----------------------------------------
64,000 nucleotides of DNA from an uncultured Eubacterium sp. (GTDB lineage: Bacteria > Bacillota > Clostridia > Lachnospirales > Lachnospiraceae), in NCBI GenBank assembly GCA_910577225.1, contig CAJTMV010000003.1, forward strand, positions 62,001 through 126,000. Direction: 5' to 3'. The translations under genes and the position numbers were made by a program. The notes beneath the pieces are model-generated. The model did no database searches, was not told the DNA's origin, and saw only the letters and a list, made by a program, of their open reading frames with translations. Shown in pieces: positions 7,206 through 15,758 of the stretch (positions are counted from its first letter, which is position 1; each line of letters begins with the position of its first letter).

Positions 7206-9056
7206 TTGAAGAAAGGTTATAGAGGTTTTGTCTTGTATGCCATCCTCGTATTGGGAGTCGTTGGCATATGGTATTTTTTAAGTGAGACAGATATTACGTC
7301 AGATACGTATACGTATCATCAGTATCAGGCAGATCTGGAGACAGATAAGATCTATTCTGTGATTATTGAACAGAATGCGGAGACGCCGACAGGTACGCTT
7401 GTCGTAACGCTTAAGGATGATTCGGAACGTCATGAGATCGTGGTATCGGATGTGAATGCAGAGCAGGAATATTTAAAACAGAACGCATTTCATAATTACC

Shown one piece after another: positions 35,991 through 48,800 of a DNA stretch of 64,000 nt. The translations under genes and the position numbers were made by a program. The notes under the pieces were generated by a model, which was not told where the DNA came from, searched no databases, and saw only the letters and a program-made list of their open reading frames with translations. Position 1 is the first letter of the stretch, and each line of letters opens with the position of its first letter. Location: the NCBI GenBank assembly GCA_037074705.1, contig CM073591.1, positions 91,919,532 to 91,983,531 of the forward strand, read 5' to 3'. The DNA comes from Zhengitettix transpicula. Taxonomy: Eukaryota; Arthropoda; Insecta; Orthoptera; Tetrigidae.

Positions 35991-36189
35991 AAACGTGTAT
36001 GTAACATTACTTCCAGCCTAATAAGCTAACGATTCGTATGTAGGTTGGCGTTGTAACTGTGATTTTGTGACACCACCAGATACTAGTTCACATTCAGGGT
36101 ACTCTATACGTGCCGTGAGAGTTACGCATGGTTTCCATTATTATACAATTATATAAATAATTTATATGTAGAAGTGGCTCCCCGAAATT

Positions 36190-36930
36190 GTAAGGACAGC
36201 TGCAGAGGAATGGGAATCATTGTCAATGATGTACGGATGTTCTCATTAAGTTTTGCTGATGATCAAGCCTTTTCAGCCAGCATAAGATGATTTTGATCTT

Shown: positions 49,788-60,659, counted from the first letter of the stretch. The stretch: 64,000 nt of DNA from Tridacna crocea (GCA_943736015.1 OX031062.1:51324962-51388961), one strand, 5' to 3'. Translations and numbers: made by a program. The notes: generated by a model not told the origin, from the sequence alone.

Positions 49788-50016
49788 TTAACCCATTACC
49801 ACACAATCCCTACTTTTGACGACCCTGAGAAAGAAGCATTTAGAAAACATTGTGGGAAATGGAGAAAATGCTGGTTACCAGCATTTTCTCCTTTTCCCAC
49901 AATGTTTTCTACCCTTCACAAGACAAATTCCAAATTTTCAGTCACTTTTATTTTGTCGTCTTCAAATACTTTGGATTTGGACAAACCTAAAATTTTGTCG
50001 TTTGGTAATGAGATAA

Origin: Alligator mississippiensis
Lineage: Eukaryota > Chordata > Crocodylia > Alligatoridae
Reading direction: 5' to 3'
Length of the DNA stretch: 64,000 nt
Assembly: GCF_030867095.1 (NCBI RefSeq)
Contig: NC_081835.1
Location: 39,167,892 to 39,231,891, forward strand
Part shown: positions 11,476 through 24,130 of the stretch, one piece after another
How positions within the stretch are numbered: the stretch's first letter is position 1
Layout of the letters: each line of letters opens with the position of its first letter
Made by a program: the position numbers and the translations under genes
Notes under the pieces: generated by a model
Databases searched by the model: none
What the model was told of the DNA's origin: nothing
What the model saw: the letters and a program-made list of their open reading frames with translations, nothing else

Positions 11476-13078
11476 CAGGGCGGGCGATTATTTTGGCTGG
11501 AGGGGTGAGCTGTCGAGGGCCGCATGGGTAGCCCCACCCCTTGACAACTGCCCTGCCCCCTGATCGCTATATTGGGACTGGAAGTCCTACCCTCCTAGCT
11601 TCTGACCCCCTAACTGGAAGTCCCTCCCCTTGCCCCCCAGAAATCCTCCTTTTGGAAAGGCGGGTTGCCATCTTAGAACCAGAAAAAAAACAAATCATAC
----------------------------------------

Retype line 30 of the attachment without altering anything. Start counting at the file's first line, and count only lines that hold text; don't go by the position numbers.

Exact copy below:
Made by a program: the position numbers and the translations under genes